A rare and mysterious artifact has been discovered at the Church of the Nativity in Bethlehem, officials have confirmed.
The artifact, a centuries-old painting, was discovered two months ago by Palestinian archaeologists working to restore the holy site, which is considered to be of great importance to the Christian religion.
The small relic, which had been accidentally covered in plaster near a window, is made of bells, stones and shells.
Ziad al-Bandak, a presidential adviser for Christian Affairs in Palestine, told the Ma'an news agency that the painting is of great historical importance, and will be researched thoroughly before being put on display.
Al-Bandak added to the media outlet that it is thanks to the Palestinian-led renovation that the rare painting was discovered at all.
"The removal of centuries of dust has left mosaics sparkling in the sunlight filtering through brand new windows," al-Bandak said. "Structural repairs on the fragile rooftop and windows have been completed and artistic treasures have been returned to their delicate elegance."
As Discovery News reports, the Church of the Nativity, which is traditionally believed to be the birthplace of Jesus, endured years of neglect, causing UNESCO, an agency of the United Nations, to label it an endangered world heritage site.
In 2013, Palestinian authorities partnered with international religious groups, including the Catholic Church, to restore the church. So far, $8 million has gone toward the renovation, and al-Bandak has indicated another $11 million is needed to fully repair the site.
As The Christian Post reported earlier this month, the recent partnering of Christian and Muslim groups has contributed to the church's first restoration in over 600 years.
Along with neglect, the church has suffered multiple mishaps in past years, including minor smoke damage in 2014 when a candle in the grotto set fire to curtains. The church also suffered water damage due to a faulty roof.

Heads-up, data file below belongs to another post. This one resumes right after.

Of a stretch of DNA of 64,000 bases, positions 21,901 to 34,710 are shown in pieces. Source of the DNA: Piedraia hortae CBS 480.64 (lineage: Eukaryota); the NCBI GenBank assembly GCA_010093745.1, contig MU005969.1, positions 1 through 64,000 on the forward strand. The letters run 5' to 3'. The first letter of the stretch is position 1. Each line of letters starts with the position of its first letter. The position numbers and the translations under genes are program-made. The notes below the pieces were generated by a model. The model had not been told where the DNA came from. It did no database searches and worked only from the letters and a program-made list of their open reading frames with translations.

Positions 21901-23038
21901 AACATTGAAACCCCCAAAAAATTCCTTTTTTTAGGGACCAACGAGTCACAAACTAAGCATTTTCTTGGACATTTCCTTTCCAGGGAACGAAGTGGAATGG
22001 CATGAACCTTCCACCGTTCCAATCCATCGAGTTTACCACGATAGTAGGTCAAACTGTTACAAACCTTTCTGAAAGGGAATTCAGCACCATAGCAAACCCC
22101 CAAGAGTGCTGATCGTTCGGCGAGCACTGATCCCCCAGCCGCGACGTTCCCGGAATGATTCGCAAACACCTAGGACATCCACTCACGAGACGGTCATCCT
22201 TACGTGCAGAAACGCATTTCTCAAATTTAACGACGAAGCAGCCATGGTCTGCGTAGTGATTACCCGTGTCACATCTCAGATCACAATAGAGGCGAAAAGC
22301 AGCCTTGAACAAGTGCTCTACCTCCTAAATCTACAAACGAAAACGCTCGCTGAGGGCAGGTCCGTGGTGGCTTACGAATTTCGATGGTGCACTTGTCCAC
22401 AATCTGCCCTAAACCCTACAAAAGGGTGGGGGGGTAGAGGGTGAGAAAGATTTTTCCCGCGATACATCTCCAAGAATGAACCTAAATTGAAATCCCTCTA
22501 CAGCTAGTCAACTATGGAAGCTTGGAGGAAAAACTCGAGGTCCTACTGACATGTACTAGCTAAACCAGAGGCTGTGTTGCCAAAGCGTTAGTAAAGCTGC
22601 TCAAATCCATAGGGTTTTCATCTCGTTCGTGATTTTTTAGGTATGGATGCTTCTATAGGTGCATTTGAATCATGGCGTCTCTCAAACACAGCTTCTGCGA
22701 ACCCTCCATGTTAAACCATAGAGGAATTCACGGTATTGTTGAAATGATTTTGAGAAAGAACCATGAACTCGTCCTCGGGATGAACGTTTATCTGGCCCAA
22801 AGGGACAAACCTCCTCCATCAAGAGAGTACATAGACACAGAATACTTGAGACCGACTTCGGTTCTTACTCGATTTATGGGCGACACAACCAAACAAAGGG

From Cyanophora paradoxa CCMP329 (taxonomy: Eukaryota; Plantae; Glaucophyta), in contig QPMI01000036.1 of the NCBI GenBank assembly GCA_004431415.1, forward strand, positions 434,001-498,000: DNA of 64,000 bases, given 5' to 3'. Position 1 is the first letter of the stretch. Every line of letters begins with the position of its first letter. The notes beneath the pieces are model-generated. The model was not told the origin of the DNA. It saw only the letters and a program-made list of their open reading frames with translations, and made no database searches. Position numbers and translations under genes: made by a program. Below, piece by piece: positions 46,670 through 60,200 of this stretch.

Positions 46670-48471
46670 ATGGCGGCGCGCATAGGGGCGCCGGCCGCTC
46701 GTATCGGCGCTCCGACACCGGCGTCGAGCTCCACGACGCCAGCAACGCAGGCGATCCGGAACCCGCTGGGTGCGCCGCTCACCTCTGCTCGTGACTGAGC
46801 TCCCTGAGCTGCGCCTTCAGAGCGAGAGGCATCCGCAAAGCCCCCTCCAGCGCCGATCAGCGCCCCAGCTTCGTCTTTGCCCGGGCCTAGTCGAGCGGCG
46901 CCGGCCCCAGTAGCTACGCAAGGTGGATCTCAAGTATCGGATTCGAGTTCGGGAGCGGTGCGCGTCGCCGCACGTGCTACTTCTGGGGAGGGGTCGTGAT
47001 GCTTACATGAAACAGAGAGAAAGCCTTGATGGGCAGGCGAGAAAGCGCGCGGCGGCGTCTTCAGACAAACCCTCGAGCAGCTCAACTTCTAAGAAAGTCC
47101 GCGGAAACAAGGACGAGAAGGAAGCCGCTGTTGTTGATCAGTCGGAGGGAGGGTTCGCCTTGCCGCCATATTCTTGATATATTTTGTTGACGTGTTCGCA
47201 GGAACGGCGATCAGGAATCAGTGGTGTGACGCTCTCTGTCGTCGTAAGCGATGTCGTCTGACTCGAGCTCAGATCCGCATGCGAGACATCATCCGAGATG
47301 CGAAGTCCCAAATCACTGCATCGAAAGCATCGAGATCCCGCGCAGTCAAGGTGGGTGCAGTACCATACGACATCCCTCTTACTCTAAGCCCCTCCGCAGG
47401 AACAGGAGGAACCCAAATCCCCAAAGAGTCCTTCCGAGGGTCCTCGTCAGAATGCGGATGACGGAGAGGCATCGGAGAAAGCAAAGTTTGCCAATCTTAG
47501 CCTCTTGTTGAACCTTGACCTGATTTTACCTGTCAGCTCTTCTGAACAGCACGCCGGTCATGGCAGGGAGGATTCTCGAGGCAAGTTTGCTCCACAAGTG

Mimmo Nucatolo, who is overseeing an Italian team assigned to restore the church's mosaics, told the Associated Press earlier this month that the artifacts in the place of worship serve as "a unique example" of artwork from the Crusader period of 1095 to 1291.
Nucatolo said his team has removed layers of dusk to reveal vibrant green and gold mosaics.
"From underneath you could no longer see the colors, so much so that some people were wondering 'Do we really have mosaics in this church?'" the archaeologist said.
The Church of the Nativity was built in the fourth century and still receives thousands of visitors each year, despite its ogoing repairs.
Although the church's appearance is improving, UNESCO warns on its website that the culturally-significant attraction is still at risk for decay.
"The roof structure of the main Church is highly vulnerable to lack of maintenance and repair. The sharp increase in the number of vehicles, inadequate parking, and small industries within the historic town have produced a polluted environment that is negatively affecting the façades of both the Church of the Nativity and the buildings along the Pilgrimage Route," the UNESCO website states.
"Great urban pressure is acknowledged in the surrounding urban areas, to which largely unregulated tourism and traffic contribute. New constructions, some large, are disturbing the traditional urban fabric near the Church of the Nativity and are having a negative impact on views to and from the property, and on its sense of place and spiritual associations," the U.N. agency adds.